As usual, the large ERP vendors will bet on leveraging existing customers who have deeply invested in their solutions, and have even reorganized operations around their ERP systems. However, the BI vendors' daily grind has always been working with information from heterogeneous sources, an order du jour within many large organizations—which often have more than one ERP system or have various legacy systems. This is analogous to the enterprise application integration (EAI) market, since larger corporations may prefer integration vendors with renowned product strength, vertical expertise, financial viability, and savvy in extensible markup language-based (XML) business-to-business (B2B) integration, multi-platform integration, and workflow management.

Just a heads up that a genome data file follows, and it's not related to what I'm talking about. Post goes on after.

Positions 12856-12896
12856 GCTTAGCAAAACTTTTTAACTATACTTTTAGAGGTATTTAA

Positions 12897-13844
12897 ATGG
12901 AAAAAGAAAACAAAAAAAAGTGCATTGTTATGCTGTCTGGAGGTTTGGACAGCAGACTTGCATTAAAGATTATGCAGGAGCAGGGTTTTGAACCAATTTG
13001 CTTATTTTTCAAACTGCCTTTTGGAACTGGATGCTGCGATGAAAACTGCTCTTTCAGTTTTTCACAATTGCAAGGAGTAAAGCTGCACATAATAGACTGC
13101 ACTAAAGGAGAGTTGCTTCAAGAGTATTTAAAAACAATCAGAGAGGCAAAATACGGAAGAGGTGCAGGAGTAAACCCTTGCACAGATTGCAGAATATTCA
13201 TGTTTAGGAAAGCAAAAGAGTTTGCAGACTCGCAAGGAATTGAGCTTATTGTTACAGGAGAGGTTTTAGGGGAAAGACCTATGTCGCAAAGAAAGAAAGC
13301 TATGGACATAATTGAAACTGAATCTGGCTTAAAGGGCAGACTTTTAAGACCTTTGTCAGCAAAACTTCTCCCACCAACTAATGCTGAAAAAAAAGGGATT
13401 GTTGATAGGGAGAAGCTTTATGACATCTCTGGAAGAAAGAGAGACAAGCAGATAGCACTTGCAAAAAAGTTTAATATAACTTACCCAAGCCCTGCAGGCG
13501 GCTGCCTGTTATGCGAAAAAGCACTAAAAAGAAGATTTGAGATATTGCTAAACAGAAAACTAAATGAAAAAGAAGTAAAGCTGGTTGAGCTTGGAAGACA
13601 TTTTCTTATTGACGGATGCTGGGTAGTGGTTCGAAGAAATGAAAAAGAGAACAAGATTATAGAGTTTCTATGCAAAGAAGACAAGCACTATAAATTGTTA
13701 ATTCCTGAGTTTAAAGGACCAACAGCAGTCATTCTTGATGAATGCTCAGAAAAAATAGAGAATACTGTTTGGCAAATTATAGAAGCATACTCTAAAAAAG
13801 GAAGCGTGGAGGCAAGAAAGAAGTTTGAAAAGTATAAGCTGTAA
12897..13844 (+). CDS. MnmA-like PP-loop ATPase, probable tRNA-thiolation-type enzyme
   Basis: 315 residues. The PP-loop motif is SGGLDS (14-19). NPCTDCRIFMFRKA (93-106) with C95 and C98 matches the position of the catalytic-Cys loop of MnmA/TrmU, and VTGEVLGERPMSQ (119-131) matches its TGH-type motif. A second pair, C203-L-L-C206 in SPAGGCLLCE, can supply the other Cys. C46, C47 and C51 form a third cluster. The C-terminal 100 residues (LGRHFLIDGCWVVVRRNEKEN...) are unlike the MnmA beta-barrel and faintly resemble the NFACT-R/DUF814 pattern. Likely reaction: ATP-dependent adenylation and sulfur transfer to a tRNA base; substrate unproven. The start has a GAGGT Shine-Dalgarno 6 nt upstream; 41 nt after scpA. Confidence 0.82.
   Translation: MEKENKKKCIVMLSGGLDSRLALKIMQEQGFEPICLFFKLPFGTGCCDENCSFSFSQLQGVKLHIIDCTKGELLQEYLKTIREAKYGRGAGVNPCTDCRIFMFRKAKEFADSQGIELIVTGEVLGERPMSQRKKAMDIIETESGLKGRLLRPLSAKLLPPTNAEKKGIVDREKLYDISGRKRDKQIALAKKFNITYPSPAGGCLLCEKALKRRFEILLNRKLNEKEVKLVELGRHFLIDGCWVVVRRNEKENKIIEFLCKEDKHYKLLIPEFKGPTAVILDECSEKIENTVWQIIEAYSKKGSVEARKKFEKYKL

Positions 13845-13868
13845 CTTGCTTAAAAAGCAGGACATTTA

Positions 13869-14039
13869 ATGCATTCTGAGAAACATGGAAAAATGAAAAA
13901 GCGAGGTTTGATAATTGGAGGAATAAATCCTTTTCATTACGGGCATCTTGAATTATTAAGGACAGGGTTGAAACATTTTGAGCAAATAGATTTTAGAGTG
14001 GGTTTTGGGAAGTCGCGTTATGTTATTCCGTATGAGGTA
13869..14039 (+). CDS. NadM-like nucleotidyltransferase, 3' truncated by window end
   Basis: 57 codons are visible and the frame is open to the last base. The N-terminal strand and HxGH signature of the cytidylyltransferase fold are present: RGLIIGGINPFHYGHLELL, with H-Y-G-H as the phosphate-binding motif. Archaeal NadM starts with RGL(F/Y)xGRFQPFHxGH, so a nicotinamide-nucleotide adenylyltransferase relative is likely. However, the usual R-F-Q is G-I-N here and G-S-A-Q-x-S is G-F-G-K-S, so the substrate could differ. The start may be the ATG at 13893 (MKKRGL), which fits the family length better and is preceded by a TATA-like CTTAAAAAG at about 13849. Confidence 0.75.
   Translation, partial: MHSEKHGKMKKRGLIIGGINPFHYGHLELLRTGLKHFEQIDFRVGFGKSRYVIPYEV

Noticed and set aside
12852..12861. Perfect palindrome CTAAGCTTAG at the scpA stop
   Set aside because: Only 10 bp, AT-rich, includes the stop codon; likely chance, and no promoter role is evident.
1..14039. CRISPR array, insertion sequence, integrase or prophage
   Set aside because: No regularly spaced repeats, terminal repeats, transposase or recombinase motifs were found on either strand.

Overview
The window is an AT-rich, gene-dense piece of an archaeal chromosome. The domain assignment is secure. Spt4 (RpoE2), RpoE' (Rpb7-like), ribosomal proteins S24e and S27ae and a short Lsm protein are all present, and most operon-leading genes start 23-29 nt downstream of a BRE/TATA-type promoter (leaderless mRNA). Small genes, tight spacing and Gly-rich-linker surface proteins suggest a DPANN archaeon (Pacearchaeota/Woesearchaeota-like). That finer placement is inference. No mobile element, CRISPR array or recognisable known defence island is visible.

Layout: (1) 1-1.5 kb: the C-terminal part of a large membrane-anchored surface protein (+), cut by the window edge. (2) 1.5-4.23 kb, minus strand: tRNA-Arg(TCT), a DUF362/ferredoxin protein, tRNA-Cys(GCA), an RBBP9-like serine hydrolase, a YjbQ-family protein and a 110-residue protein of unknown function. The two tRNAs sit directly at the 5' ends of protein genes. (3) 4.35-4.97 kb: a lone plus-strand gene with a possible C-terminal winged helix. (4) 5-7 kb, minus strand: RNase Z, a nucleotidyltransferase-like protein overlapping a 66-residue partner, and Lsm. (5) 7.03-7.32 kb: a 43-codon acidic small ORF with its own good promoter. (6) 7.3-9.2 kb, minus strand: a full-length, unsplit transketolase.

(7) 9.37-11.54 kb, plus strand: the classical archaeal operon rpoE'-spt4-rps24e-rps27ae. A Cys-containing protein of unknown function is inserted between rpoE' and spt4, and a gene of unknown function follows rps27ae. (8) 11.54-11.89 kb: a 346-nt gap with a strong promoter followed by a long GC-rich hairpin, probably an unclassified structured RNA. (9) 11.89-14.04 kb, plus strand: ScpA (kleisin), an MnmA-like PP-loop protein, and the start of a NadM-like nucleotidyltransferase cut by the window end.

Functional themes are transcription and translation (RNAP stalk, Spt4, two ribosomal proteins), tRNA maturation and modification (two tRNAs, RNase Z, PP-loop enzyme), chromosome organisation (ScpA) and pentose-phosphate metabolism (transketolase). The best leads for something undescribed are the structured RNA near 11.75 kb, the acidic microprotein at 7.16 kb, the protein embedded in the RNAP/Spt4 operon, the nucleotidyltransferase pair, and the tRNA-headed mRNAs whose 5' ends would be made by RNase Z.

Current pure-play BI leaders also offer the advantage of superior analytics and planning capability. However, as was the case of vendor specialists in the once prosperous SCM and CRM markets, these advantages will diminish. ERP vendors are continuing to improve their analytic capabilities and accessibility and add universal interfaces, including the new Web service standards to facilitate data access and integration from other environments. Despite BI's proven staying power within IT departments, BI vendors need to establish as strong a hold on the market as possible before enterprise and platform vendors catch up. Vendors like Microsoft, IBM, and Oracle have already begun to embed BI within their relational databases, , Further, BI vendors have earned the reputation of selling big BI infrastructure deals without defining the scope of the project, instead leaving it to the user enterprise's IT departments to figure out.